World Nanotechnology Conference
- April 15-17, 2019
- Dubai, UAE
Prof. Dr. Christoph Alexiou, received his Ph.D. in 1995 from the Technical University of Munich, Medical school. After finishing his internship in the Gastroenterology Department at the Universityhospital of the Technical University he started as a physician and researcher at the Department of oto-rhino-laryngology, head and neck surgery and founded a research group working on the field of local chemotherapy with magnetic nanoparticles (Magnetic Drug Targeting). In the year 2000 he received his degree as an ENT-Physician and 2002 he changed to the ENT-Department in Erlangen, Germany, where he performed his postdoctoral lecture qualification (Habilitation). He is working there as an assistant medical director in the clinic and leads the Section for Experimental Oncology and Nanomedicine (SEON). Since 2009 he owns the Else Kröner-Fresenius-Foundation-Professorship for Nanomedicine at the Universityhospital Erlangen. He receives grants from the European Union, German Research Community (DFG), Ministry of Education and Science (BMBF) and Bavarian State Ministry of the Enviroment and Consumer Protection and is a member of the Executive Board of the European Technology Platform for Nanomedicine (ETPN). His research is addressing the emerging fields of Diagnosis, Treatment and Regenerative Medicine using magnetic nanoparticles and the translation from basic research into clinical trials and published >150 papers in peer reviewed journals. He received for his research several national and international renowned awards.
Nanoscience has now matured and has been transitioned from bench science to applied technology; superparamagnetic iron oxide nanoparticles (SPIONs) are widely used in various scientific fields, not only on commercial scale but their wide use in biomedical science are more significant. Due to their tremendous behavior and applications, much effort has been invested for more than a decade, but unfortunately, successful pharmaceutical developments are still rare, despite very promising results. The main stumbling blocks are insufficiently addressed toxicity and the lack of appropriate particle stability in biological media. Even if these factors are adequately addressed, another important challenge which hampers the way to the clinic is the need to upscale the synthesis process from the milliliter lab scale to the liter scale and by doing so to meet the requirements from the regulatory authorities. At SEON we tackle exactly this issue and developed in the past a couple of iron oxide based formulations for drug targeting and contrast agents for MRI. These systems are well-designed to conform the physicochemical and toxicological requirements for their respective application. Due to a close collaboration with the Pharmacy Department of the Erlangen University Hospital, we are currently producing nanoparticles in the scaled up liter measure according to the highest possible international quality standard – the Good Manufacturing Practice (GMP) Guidlines. Based on the very promising preclinical results we are planning to bring our nanoparticle-based formulations to the clinic in the near future, if the respective funding is existing.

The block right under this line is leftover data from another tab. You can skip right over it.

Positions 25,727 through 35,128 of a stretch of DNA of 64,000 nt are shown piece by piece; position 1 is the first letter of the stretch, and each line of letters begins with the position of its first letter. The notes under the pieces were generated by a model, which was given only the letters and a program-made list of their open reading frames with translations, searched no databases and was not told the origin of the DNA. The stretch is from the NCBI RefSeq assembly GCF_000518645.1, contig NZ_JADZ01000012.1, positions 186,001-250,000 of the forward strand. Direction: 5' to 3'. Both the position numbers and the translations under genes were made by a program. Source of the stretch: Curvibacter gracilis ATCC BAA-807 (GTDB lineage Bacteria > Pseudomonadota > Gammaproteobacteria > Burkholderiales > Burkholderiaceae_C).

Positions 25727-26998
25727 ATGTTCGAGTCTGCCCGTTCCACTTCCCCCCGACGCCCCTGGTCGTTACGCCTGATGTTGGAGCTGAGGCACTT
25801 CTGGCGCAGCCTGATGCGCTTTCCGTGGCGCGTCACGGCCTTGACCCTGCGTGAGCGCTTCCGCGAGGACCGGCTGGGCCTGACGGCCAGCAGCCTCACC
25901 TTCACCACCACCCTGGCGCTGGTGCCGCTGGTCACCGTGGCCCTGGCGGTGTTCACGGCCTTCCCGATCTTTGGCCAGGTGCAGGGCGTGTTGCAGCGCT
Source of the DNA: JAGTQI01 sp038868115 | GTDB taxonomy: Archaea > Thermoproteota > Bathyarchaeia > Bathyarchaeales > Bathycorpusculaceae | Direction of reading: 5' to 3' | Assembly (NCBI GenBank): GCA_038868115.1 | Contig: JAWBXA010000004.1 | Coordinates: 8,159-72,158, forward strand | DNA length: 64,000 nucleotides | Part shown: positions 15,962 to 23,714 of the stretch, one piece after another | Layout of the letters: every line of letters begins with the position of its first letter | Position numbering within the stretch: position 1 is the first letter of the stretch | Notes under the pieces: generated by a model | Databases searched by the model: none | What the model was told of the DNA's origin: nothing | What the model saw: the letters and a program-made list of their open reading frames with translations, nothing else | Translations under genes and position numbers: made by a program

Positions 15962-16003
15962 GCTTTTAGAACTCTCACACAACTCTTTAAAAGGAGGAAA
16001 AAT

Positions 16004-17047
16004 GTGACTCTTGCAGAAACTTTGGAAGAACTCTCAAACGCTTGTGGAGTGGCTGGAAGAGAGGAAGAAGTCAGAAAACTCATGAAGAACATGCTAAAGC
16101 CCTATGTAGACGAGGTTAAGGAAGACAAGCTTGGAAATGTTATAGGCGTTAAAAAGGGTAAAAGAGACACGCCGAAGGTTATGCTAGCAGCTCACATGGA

Audience take away:
• Iron nanoparticles can be used in medicine for diagnostics (Imaging) and therapy (Drug Targeting, Precision Medicine)
• No adverse side effects due to innovative and intelligent nanoparticle based drug delivery
• Translation into clinics using the SEON-concept becomes concrete reality if the respective funding is existing
• High scientific, medical and economic adding value